American RadioWorks |
(Photos: Franklin D. Roosevelt Presidential Library)

The First Family of Radio

When Franklin D. Roosevelt was elected president in 1932, he and first lady Eleanor Roosevelt both used the new medium of radio to reach into American homes like never before. They rallied the nation to combat the Great Depression and fight fascism. The Roosevelts forged an uncommonly personal relationship with the people. This documentary explores how FDR and ER's use of radio revolutionized the way Americans relate to the White House and its occupants.

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American RadioWorks |
(Photos: Franklin D. Roosevelt Presidential Library)

The First Family of Radio

When Franklin D. Roosevelt was elected president in 1932, he and first lady Eleanor Roosevelt both used the new medium of radio to reach into American homes like never before. They rallied the nation to combat the Great Depression and fight fascism. The Roosevelts forged an uncommonly personal relationship with the people. This documentary explores how FDR and ER's use of radio revolutionized the way Americans relate to the White House and its occupants.

Recent Posts

  • 11.17.14

    The Utility of a PhD

    Humanities professors at colleges and universities are re-thinking what it means to offer a PhD. The old model is proving unsustainable. It takes an average nine years to get a doctorate, but less than 60 percent of PhDs are finding tenure-track teaching jobs. This week, we look at a new report recommending academics view doctoral programs in a new light.
  • 11.10.14

    Radio: FDR’s ‘Natural Gift’

    President Franklin D. Roosevelt was a radio natural. He spoke in a confident, informal way, using simple words and phrases that were easy to grasp.
  • 11.12.14

    The Roosevelts as a political team

    Eleanor and Franklin Roosevelt were not the first White House couple to act as political partners, but they were the first to do so in such a public fashion.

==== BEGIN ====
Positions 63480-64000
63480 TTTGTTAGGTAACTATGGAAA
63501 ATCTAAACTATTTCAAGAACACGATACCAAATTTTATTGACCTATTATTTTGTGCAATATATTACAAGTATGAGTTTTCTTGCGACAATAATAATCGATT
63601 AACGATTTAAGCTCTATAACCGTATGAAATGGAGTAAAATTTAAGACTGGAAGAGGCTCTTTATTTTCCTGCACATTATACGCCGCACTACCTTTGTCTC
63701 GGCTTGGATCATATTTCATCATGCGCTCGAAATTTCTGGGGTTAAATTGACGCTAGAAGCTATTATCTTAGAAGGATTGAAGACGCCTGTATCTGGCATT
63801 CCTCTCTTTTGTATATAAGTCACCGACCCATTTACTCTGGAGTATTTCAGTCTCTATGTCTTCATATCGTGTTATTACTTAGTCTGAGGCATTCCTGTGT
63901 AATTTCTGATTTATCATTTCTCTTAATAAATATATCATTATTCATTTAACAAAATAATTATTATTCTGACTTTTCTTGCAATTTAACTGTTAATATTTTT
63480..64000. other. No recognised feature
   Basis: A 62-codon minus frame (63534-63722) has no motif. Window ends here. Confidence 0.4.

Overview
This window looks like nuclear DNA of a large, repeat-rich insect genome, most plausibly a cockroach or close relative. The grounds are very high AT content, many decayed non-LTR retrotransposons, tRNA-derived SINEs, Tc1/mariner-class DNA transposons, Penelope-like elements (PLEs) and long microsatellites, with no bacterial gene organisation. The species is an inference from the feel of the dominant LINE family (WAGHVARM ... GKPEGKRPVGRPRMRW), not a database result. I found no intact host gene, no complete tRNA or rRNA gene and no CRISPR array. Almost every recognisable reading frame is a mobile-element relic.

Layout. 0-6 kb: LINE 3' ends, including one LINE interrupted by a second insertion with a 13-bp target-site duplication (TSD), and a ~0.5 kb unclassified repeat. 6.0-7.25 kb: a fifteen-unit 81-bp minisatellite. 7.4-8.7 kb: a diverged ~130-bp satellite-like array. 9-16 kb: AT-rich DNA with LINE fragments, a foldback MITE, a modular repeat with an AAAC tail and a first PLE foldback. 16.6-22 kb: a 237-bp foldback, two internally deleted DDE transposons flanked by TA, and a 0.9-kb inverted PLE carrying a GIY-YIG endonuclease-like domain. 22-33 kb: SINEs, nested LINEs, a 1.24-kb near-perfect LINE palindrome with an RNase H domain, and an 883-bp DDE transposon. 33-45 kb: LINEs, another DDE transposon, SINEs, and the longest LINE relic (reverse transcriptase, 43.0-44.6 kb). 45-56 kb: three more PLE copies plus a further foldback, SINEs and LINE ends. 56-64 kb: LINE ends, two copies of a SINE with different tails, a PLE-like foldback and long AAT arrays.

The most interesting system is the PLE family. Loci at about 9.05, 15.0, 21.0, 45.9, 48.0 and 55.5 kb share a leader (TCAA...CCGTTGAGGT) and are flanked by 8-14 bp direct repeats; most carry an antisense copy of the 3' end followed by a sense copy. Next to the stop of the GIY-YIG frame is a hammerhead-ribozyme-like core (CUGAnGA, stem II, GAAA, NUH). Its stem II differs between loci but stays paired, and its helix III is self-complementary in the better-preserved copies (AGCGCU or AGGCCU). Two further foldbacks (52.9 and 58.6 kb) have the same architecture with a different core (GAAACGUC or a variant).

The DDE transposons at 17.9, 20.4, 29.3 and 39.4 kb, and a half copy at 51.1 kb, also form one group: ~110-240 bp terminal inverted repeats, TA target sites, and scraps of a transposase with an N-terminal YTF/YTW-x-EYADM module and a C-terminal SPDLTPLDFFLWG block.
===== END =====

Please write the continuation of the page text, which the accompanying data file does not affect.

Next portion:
• 11.10.14

    Radio: The Internet of the 1930s

    Some predicted radio would be a powerful force for democratizing information and spreading knowledge to a vast population previously separated by geography or income. But the new technology also raised anxieties.

Back to The Data

Trips sponsored by

Panetta Institute


Total cost of 6 trips: $27,421.91


Traveler: Russell Feingold (from the office of Russ Feingold)
Destination: THE INN AT SPANISH BAY, MONTERREY, CA
Purpose: TO ACCEPT THE JEFFERSON-LINCOLN AWARD PRESENTED BY THE INSTITUTE
Date: Nov 9, 2002 (1 day)
Expense: $859.00
source

Traveler: Marty Meehan (from the office of Marty Meehan)
Destination: SAN FRAN
Purpose: CONG. MEEHAN WAS AWARDED THE PANELTA INSTITUTE'S JEFFERSON. LINCOLN AWARD FOR PUBLIC SERVICE
Date: Nov 7, 2003 (2 days)
Expense: $8,417.00
source

Traveler: Richard Gephardt (from the office of Richard Gephardt)
Destination: MONTEREY, CA
Purpose: TO BE PART OF STUDENT PROGRAM
Date: May 23, 2004
Expense: $8,099.00
source

Traveler: Hillary Clinton (from the office of Hillary Clinton)
Destination: SAN FRANCISCO, CA
Purpose: SPEECH
Date: Jun 28, 2004
Expense: $1,396.00
source

Traveler: Huma Abedin (from the office of Hillary Clinton)
Destination: SAN FRANCISCO, CA
Purpose: SPEECH
Date: Jun 28, 2004
Expense: $204.00
source

Traveler: Olympia Snowe (from the office of Olympia Snowe)
Destination: PEBBLE BEACH, CA
Purpose: TO RECEIVE THE 2004 JEFFERSON-LINCOLN AWARD (DINNER EVENT)
Date: Nov 13, 2004 (1 day)
Expense: $8,446.91
source



American RadioWorks |
(Photos: Franklin D. Roosevelt Presidential Library)

The First Family of Radio

When Franklin D. Roosevelt was elected president in 1932, he and first lady Eleanor Roosevelt both used the new medium of radio to reach into American homes like never before. They rallied the nation to combat the Great Depression and fight fascism. The Roosevelts forged an uncommonly personal relationship with the people. This documentary explores how FDR and ER's use of radio revolutionized the way Americans relate to the White House and its occupants.

Recent Posts

  • 11.17.14

    The Utility of a PhD

    Humanities professors at colleges and universities are re-thinking what it means to offer a PhD. The old model is proving unsustainable. It takes an average nine years to get a doctorate, but less than 60 percent of PhDs are finding tenure-track teaching jobs. This week, we look at a new report recommending academics view doctoral programs in a new light.
  • 11.10.14

    Radio: FDR’s ‘Natural Gift’

    President Franklin D. Roosevelt was a radio natural. He spoke in a confident, informal way, using simple words and phrases that were easy to grasp.
  • 11.12.14

    The Roosevelts as a political team

    Eleanor and Franklin Roosevelt were not the first White House couple to act as political partners, but they were the first to do so in such a public fashion.
  • 11.10.14

    Radio: The Internet of the 1930s

    Some predicted radio would be a powerful force for democratizing information and spreading knowledge to a vast population previously separated by geography or income. But the new technology also raised anxieties.